Brexit, Covid, Megxit… millions of people share their views online every day. A quick lunchtime tweet on Twitter, sharing or liking a post on Facebook: most people think nothing of it. Yet one ‘in-the-moment’ comment could put your job at risk.
We’ve dealt with numerous disciplinary cases where people have reacted to current affairs issues and shared their views online in what they have believed to be closed fora. It only takes one ‘friend’ or contact to take offence and share the post for it to be seen by many more people than originally intended. For work colleagues with an axe to grind or those you may have thought were friends but aren’t, social media presents a great opportunity to play you ‘offside’ or settle scores.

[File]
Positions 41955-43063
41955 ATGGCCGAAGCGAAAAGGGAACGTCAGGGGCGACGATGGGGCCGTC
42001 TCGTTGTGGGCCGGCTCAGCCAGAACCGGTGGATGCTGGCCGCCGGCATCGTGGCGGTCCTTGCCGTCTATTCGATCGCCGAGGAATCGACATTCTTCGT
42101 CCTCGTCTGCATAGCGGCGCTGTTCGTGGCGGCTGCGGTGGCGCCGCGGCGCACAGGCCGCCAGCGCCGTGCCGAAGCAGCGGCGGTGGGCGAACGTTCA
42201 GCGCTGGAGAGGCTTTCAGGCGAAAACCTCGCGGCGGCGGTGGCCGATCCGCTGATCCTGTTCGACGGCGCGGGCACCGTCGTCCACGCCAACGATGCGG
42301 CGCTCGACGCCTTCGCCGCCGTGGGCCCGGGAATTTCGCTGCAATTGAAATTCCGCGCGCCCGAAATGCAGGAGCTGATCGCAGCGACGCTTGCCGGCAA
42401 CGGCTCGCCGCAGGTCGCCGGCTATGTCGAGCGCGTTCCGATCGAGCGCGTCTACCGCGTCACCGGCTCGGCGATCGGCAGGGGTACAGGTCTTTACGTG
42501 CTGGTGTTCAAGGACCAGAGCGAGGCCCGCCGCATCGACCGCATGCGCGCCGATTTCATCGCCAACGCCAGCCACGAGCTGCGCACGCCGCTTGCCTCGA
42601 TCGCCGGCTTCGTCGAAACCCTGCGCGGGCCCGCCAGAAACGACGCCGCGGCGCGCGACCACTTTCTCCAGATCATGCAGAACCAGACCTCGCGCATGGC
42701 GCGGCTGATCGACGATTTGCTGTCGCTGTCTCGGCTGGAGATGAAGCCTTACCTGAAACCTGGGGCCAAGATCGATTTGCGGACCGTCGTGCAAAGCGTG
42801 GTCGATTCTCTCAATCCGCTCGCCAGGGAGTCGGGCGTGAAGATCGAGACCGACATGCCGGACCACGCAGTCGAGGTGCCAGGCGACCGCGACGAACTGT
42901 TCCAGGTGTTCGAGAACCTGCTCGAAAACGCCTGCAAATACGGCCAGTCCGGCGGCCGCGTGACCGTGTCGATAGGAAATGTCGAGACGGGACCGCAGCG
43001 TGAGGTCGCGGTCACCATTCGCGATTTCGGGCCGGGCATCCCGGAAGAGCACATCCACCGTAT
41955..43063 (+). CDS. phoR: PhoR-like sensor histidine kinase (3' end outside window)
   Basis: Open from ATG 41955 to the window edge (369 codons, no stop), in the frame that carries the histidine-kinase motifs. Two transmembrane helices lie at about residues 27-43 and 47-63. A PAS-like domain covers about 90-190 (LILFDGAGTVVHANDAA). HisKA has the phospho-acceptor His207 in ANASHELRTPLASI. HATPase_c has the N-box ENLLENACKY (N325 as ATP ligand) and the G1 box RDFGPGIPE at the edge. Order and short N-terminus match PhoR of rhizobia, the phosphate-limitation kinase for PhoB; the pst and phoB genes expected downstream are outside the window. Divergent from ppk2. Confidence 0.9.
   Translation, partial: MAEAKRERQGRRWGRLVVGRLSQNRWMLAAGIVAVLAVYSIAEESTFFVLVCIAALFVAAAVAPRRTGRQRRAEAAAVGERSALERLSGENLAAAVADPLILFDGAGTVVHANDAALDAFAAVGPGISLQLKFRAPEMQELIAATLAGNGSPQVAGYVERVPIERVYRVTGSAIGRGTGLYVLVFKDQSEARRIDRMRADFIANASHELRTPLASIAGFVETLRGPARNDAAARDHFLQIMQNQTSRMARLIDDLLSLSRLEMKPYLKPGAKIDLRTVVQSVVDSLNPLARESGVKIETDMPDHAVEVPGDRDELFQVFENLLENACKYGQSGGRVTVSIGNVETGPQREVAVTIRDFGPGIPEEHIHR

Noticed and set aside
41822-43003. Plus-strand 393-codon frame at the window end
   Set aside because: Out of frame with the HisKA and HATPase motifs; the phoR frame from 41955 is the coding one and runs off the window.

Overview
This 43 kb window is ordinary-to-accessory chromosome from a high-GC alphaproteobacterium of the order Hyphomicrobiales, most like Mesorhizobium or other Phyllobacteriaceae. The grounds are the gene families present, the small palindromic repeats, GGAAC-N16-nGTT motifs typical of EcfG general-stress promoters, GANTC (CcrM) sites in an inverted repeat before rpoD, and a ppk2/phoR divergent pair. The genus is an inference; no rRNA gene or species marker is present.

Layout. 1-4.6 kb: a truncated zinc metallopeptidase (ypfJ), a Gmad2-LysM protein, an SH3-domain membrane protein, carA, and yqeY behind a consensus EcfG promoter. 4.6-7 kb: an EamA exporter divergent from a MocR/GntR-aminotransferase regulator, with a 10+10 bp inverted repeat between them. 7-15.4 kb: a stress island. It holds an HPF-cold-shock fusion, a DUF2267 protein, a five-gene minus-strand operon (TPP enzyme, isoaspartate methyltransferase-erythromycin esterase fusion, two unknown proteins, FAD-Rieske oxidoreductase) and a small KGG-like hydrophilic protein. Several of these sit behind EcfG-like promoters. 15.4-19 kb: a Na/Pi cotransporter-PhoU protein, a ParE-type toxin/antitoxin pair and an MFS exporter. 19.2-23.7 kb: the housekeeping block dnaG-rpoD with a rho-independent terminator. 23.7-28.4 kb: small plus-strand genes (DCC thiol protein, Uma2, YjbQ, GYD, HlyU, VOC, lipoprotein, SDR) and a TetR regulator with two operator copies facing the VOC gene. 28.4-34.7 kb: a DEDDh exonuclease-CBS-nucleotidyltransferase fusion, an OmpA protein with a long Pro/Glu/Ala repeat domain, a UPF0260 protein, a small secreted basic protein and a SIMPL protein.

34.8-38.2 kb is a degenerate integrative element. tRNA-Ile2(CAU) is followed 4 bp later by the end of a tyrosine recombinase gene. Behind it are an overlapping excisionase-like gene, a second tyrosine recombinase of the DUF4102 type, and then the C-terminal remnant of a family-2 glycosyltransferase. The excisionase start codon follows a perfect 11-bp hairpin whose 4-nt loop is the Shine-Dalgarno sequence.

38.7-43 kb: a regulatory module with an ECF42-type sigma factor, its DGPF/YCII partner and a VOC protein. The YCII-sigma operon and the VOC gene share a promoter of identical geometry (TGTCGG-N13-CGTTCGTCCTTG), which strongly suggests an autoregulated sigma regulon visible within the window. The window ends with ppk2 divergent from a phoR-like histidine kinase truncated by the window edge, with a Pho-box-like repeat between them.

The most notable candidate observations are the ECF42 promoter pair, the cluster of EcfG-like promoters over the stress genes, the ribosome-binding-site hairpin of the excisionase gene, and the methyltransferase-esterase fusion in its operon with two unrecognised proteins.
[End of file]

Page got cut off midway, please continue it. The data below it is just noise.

And how better to damage you than to attempt to get you sacked?
Given that many employers appear incapable of looking at any issue in depth and that all too often disciplinary issues are adjudicated on by junior staff whose poor judgement would embarrass many schoolchildren, it’s not hard to see how something trivial can be blown up out of all proportion. Banks we deal with do not have a glittering record in that regard.
Balancing Rights And Interests
Some comments on social media, outside of work, could lead to a fair dismissal, particularly where comments have either brought the employer into disrepute or breached the employer’s rules of conduct. To give you an example, an employee repeatedly referred to his workplace as “Dante’s Inferno” (Hell, as imagined by the poet Dante) on Facebook. Despite being asked to stop by his employer, he refused. The Employment Tribunal in that case held the dismissal to be fair because it was likely to cause damage to the employer’s reputation.